Actually, I have read those items, and it is an unusual thing for them to be talking about now. But as the USSR is no more, even if they didn't split legally, it would be moot anyway.

Online andrewfi

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Re: The Non-Invasion of the Baltic States
« Reply #34 on: July 24, 2015, 04:36:40 AM »
Alfy, you can't control yourself can you?

Froid's friend is invisible because he is not here, not posting on his behalf and therefore hardly a representative sample of anything - he is not visible.

In English a thing not seen, that cannot be seen, that is not visible, is invisible.

There is no 'headline news' that The Baltics never left the USSR. You may have missed the relevant headlines - there is no USSR.
You have managed to 'forget' often enough to make your continued repetitions, after reminders and corrections, purposeful untruths, or as we say in English, lies. To repeat once again: an investigation has been requested and agreed to in order to clarify the legal situation with regard to the Baltic states and their move to independence when the USSR dissolved itself.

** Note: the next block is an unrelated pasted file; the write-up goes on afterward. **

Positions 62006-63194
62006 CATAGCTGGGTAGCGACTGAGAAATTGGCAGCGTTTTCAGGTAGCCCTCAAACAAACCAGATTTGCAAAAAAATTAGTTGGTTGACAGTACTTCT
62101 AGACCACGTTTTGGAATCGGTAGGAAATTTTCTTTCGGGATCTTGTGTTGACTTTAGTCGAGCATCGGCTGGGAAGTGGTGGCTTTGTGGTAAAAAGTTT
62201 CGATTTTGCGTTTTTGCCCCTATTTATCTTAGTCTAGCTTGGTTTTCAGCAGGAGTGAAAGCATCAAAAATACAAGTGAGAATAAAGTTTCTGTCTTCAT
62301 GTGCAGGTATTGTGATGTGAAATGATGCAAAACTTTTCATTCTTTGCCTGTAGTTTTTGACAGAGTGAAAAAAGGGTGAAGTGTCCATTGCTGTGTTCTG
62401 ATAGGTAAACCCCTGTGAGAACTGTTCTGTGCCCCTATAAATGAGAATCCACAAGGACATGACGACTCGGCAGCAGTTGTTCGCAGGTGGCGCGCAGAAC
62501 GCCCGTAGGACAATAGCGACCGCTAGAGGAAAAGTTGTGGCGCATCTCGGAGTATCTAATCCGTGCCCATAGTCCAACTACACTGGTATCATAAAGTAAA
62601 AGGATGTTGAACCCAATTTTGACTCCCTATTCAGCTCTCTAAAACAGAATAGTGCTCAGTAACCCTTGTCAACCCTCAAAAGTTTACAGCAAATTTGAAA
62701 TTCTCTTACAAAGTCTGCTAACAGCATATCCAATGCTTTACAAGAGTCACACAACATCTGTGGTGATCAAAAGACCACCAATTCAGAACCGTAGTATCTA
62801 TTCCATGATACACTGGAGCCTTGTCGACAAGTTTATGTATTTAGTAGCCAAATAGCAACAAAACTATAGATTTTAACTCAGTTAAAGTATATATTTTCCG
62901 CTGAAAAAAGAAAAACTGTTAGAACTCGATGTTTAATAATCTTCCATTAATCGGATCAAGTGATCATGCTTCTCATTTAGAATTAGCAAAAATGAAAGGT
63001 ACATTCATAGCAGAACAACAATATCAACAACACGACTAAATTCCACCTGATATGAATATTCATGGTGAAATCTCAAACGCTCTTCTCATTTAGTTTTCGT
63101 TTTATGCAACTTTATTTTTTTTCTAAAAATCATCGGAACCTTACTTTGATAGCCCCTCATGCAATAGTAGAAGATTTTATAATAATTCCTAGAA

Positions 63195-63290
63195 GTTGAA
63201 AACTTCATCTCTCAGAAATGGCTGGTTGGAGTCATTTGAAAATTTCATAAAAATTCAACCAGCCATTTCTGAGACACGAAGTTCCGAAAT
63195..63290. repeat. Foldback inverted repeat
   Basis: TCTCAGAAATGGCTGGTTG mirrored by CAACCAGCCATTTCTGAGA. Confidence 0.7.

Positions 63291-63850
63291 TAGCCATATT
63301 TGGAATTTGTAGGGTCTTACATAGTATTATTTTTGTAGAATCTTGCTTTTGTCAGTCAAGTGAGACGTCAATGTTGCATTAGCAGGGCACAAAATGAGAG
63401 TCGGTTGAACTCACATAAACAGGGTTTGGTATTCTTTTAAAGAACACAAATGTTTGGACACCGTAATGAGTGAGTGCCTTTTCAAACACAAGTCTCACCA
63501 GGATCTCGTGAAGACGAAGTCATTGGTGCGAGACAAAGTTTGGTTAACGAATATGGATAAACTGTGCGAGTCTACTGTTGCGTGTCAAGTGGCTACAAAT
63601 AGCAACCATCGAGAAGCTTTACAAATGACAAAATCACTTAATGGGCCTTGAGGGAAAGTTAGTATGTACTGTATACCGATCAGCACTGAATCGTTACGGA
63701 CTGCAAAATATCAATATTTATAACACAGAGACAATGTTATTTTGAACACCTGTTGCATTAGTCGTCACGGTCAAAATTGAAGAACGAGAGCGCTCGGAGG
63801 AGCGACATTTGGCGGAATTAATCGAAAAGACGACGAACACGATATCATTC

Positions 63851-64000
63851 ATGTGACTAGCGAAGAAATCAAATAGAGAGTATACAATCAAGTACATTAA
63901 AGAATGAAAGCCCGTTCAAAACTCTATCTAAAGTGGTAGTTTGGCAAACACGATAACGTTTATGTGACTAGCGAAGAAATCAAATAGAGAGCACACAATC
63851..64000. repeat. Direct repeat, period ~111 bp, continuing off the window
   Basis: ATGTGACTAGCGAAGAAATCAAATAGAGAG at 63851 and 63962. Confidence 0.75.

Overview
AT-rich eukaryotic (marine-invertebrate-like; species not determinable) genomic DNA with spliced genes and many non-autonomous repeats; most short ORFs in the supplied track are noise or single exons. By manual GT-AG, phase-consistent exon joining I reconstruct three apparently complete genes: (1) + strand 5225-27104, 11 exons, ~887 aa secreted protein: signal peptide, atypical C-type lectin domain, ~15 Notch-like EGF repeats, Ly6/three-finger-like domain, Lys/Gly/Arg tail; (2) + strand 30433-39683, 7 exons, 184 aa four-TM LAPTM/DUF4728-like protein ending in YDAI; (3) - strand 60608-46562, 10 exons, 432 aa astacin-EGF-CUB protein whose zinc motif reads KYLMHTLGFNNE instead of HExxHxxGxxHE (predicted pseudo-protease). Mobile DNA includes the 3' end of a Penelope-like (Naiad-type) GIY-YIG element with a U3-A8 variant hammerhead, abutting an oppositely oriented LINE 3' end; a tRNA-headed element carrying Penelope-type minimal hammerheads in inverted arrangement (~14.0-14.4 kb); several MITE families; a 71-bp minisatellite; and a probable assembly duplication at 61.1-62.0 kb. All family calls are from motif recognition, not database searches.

The investigation is connected to the procedure and not the outcome and will become a matter of record; a clarification of history - that is a good thing. Clarification and better understanding is rarely a bad thing, except for the habitually dishonest who depend upon obfuscation and confusion - as you do.

As you also know, it has already been made clear that the current status of these countries will not be affected by the outcome the investigation, whatever the results may be.

So, how many more times do you intend on lying to the world about this topic?

"For what else is the life of man but a kind of play in which men in various costumes perform until the director motions them offstage?" -Erasmus